Rasa Sayang (London)


I have already posted a write-up of the number of meals we ate at C&R, a Malaysian restaurant in London’s Chinatown. Because we came to C&R so early during our stay, and liked it so much, we sort of got stuck into it for our Malaysian cravings. As a result we didn’t make it to Rasa Sayang—the other Malaysian place likely to be recommended to you by Londoners if you ask—until much later. This was a shame as we really liked our meal there; in fact, we preferred their versions of a number of things that we ate at both places.

Here now is an account of a meal we ate there in mid-May with old friends who live in the Los Angeles area but who we hadn’t seen in more than a decade. I stopped in separately on another occasion with a group but did not have my camera with me and my phone’s battery was dead. Alas, when we tried to go back in early June, right before we left for Scotland, we found that they were closed till the middle of  the month for renovations.  Continue reading

C&R (London)

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Dim sum (traditional or modernist) is not the only non-Indian/South Asian food we’ve been eating in London—though it may be hard to tell this from the reviews I’ve posted so far. In fact, the restaurant we’ve eaten at most often is neither Indian nor Chinese (though it is located in Chinatown): it is C&R, a Malaysian restaurant located on Rupert Court, a comically narrow alley that connects Wardour Street (one of the principal Chinatown roads) with Rupert Street, which is in the borderlands between Chinatown and Soho. We’ve eaten there four times in the last two months. Malaysian food is sort of the sweet spot for us as a family: take Indian, Thai and Chinese flavours and ingredients and put them in a blender and Malaysian food is what will come out. And it offers a number of things our boys happily scarf up: between the satays, the Hainanese chicken rice, the parathas, and various noodle soups, I’m not sure there’s any cuisine we like to eat that’s easier to go out to with them than Malaysian.  Continue reading

Singapore (Minneapolis)

Singapore: Exterior
This is the story of a crushing disappointment.

We love Malaysian food, and since in the US there are not that many opportunities to eat it we take each one we get. In the Twin Cities metro area our options, as we knew them, were Peninsula, where pretty decent iterations of some iconic dishes can be found, and Satay 2 Go, which is a bit spottier but still plausible. Thus I was very intrigued when there was mention on Chowhound earlier this year of a place called Singapore re-opening in south Minneapolis. Conversation about it indicated that it had been well-respected when it was previously open but details were hard to come by. Then a few weeks ago someone else posted, noting that they had just been, that it was the same ownership/chef as previous and that it was still good. We resolved to go and this past weekend we did. And it was very, very, very, very, very bad; possibly worse.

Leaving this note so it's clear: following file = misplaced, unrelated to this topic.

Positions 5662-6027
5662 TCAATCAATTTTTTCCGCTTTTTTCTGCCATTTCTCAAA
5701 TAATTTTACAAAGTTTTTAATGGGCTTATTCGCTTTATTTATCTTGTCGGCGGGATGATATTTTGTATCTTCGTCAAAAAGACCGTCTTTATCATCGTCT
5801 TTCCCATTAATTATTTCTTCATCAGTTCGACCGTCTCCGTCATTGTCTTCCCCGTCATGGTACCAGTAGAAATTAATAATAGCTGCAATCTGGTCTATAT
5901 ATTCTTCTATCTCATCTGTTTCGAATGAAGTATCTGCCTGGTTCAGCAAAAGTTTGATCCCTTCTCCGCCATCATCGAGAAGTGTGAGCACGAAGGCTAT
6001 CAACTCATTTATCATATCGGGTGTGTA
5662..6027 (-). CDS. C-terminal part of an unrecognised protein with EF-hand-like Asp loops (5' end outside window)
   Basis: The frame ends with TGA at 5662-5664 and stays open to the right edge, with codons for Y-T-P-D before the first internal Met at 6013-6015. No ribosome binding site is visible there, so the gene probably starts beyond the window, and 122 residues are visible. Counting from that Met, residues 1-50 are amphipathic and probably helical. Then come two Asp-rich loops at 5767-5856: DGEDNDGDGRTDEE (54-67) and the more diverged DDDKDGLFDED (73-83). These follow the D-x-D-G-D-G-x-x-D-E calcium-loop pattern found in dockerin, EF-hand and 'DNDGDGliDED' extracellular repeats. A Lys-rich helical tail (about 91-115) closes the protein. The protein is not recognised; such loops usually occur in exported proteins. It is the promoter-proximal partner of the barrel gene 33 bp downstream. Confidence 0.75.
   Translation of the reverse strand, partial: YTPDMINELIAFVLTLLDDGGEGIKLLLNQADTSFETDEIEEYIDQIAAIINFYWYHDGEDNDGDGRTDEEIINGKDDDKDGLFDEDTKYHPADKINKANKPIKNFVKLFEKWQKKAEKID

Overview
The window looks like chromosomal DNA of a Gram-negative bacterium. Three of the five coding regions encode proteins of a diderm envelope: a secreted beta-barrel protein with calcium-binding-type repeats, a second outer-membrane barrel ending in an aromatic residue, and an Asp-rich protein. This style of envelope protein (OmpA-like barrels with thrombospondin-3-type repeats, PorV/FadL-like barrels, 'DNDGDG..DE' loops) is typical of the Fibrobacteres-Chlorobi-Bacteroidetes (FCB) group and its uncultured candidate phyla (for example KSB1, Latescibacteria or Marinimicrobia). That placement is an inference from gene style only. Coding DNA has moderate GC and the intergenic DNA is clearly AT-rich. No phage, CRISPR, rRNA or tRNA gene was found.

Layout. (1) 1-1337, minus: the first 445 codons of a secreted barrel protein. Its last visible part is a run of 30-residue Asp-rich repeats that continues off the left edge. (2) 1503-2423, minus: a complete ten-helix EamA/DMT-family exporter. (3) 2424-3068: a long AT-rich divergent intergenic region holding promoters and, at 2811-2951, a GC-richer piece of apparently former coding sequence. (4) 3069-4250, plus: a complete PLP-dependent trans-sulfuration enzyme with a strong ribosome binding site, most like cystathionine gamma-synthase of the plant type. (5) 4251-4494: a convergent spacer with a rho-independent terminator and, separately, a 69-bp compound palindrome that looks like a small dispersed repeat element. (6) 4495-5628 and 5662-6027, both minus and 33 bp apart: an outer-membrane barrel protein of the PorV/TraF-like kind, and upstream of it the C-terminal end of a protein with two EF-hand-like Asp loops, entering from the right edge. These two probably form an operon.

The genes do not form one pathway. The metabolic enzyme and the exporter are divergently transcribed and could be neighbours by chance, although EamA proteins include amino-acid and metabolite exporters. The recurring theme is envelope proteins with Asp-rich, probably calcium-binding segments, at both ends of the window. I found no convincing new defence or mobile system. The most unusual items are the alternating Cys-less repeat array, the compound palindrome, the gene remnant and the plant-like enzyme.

Continue reading

Satay 2 Go (Apple Valley, Minnesota)

Satay 2 Go: Roti Canai

In my review of Peninsula a couple of months ago I noted that I didn’t know if there were any other Malaysian restaurants in the Twin Cities. This review does not answer that question for Satay 2 Go is in Apple Valley, 20 minutes or so south of the Cities. And a more unlikely location for a Malaysian restaurant you’d be hard-pressed to find. Not only are they in Apple Valley, a soulless suburb served mostly by an endless parade of chain restaurants, but they’re located at the far end of the parking lot of a Home Depot, next to a T-Mobile store. Eat Street this is not, and nor should you expect any of the relative glitz of Peninsula should you venture to eat here.

And should you venture to eat here? That’s a tricky question to answer. But I’ll give it a shot. Continue reading

Peninsula (Minneapolis)

Peninsula
Peninsula is the premier Malaysian restaurant in the Twin Cities. I’m not sure, actually, if there even is another worth the name—if so, no one’s ever mentioned it to me. Unsurprisingly, its menu serves a sort of South East Asian greatest hits, much of which is not terribly inspiring (lots of very sweet takes on Thai dishes, for example). Some of their Malay dishes, however, can be quite good, and it’s possible to eat quite well there if you pick your way carefully around the menu. Over the last seven years we’ve done just that and through our extended trial and error I offer you the following recommendations of most of the dishes that we like best there. What follows is a report on two meals eaten a month or so apart (first in late August, and then last weekend). Continue reading